It’s interesting what’s considered light entertainment and what’s not considered light entertainment. I’ve thought about that sometimes. You kill one character that people know and love, and you get this reputation for being bloody. But you wipe out millions of people and no one blinks. It’s like, we look at Schindler’s List as this incredibly dark and gripping film about the Holocaust and you know, we see people die who are killed who are shot and all that. And we consider Star Wars a light romp, but in Star Wars, they blow up the entire planet of Alderaan. ‘Oh I just felt a great disturbance in the force. 50 billion people have just been snuffed out. And what’s the next Act?’ So it’s odd the way, you know, one death is a tragedy and 50 billion deaths are a statistic, I think someone once said. So...there are horrible things that happen in Tuf stories, but they’re in the realm of statistics.
Who are some of your favorite characters in fantasy in particular?
Of course, I’m a huge Tolkien fan, so you know, the characters from there, Frodo, and Sam and Gandalf, and Aragorn, and Boromir. I always like grey characters, so I have a thing for Boromir. Poor, grey Boromir….got arrows in him. I read mysteries, detective fiction as well - big fan of the Travis McGee books by John D. MacDonald. One of my favorite characters is Travis with his wounded birds. Of course, I read mainstream literature. The Great Gatsby is one of my all-time great books ever written and I reread that one every few years.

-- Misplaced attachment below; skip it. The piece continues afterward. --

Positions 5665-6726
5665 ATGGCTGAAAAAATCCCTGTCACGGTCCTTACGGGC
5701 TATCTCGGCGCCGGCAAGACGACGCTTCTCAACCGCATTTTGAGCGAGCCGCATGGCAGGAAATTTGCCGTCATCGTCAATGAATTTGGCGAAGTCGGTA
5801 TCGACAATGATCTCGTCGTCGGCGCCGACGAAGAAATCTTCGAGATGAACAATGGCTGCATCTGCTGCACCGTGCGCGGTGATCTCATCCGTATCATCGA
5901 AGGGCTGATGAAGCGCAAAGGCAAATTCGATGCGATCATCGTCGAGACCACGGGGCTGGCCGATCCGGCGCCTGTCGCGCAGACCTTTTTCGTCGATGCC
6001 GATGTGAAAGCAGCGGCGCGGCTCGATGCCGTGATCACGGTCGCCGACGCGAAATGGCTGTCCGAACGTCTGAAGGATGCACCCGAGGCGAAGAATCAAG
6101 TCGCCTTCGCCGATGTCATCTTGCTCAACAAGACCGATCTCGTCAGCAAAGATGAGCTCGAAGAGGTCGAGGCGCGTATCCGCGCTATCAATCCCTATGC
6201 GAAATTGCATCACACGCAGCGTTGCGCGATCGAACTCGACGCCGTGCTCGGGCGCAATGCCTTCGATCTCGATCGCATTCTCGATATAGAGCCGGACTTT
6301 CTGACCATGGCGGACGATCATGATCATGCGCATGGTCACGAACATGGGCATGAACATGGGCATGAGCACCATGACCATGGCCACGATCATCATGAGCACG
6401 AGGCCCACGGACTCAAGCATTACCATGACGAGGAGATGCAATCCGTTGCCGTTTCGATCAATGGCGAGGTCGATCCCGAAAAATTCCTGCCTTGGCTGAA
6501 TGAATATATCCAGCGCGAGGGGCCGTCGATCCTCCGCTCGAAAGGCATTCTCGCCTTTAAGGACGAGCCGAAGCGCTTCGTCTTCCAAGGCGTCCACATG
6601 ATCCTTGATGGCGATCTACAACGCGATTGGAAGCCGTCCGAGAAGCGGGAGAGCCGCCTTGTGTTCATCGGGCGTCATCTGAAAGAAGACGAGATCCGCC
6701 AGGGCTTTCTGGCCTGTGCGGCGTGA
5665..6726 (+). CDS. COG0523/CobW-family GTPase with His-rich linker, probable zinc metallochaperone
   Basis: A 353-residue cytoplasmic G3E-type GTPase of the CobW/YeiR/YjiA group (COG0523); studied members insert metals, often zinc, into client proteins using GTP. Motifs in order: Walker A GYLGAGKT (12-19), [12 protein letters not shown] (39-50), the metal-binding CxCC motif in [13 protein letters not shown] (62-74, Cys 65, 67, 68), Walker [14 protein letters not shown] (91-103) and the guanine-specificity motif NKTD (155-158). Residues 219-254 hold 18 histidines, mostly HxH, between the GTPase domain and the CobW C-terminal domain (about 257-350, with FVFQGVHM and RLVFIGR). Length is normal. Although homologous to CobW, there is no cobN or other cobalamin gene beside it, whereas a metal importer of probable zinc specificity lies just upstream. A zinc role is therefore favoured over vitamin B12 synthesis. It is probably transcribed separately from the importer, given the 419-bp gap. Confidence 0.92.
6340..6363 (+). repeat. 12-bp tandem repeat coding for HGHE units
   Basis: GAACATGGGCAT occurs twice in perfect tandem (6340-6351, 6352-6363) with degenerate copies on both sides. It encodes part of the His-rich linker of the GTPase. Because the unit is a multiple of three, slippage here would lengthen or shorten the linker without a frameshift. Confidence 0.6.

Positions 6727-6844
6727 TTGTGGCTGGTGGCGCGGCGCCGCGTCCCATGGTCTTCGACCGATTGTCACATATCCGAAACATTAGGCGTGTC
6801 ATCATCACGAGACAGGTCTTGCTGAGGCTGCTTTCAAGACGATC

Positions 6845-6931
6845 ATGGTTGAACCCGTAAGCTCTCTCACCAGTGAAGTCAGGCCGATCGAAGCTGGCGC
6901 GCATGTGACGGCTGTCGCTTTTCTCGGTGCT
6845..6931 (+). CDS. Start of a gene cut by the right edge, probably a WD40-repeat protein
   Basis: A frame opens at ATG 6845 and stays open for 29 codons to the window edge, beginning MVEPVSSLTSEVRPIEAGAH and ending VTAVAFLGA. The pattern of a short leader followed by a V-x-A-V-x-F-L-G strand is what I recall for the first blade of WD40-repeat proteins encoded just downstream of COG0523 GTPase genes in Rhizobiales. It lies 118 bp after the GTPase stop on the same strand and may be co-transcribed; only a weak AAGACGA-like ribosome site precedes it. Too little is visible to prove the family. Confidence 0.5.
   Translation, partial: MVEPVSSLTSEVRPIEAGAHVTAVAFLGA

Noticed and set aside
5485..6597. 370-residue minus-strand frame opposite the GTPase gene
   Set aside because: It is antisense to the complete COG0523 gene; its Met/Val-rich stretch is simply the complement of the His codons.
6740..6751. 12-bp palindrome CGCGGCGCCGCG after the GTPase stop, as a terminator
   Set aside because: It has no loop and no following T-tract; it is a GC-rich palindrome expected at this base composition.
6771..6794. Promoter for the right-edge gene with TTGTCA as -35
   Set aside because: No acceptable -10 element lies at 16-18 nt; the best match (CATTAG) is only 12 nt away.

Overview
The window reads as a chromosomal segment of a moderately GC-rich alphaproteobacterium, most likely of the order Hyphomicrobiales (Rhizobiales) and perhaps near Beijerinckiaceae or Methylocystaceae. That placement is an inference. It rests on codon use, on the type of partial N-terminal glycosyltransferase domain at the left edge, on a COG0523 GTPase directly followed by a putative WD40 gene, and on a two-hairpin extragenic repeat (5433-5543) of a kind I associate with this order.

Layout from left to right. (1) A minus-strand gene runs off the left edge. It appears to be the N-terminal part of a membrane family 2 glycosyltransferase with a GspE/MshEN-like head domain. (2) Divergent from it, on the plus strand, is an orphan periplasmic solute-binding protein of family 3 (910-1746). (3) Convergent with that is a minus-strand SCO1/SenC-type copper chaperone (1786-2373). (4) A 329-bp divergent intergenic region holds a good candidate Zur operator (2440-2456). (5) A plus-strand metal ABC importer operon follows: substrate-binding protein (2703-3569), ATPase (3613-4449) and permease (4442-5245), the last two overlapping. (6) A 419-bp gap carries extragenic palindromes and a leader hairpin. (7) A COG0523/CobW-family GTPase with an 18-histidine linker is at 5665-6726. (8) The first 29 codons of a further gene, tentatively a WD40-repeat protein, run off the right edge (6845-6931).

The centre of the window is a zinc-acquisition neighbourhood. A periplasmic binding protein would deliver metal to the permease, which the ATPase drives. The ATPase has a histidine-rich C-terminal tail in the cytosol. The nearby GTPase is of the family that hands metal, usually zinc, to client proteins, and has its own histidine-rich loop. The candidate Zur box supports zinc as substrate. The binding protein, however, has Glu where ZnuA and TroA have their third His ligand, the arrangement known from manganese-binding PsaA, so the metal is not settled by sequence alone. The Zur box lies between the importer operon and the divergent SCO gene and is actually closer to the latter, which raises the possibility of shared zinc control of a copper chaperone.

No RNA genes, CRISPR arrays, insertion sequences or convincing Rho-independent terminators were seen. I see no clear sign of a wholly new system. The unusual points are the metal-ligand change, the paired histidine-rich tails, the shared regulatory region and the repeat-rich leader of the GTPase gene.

In science-fiction/fantasy, I mentioned Poul Anderson earlier, you know he had a character called Nicholas van Rijn, that I loved, there were a whole series of books about him. The first one was called The Man Who Counts, although when it was published, it was serialized in Analog - astounding back then, as The Man Who Counts was a novel - and they changed it to War of the Wing-Men, but it’s still a terrific book, and the first one to feature the character who came back many times.
Who else do I like? Oh, I’m sorry, I’m getting away from science-fiction/fantasy. Flashman, George MacDonald Fraser’s Flashman books, historical adventures. That’s interesting, because Flashman was originally introduced in Tom Brown’s School Days about a Victorian kid who went to boarding school where he was bullied unmercifully by this cad called Flashman, and that became a classic of Victorian literature, and the basis of several miniseries on PBS and all that, but George MacDonald Fraser said, ‘oooh, what happened to this Flashman guy after he was expelled for drunkenness from the school?’ And he wrote this whole series of marvelous adventures about how Flashman enters the army and he remains a bully, a cad, a letch, a liar, a scoundrel….but a very charming one. He’s involved in every war of the 18th to the 19th centuries, usually ends up running away with his tail between his legs, and yet gets acclaimed a hero and gets another medal and a promotion at the end of it. And the books are just a delight, and also a rich, rich source of historical truth. You learn things about history you never learned before. So….I know we’re out of time. I could go on for another hour, but….I love to read, I love characters.
[NOTE: This interview is actually of George R.R. Martin interviewing Stephen King, rather than vice versa, but there are various personal anecdotes embedded within it that make it seem a proper addition to the collection.]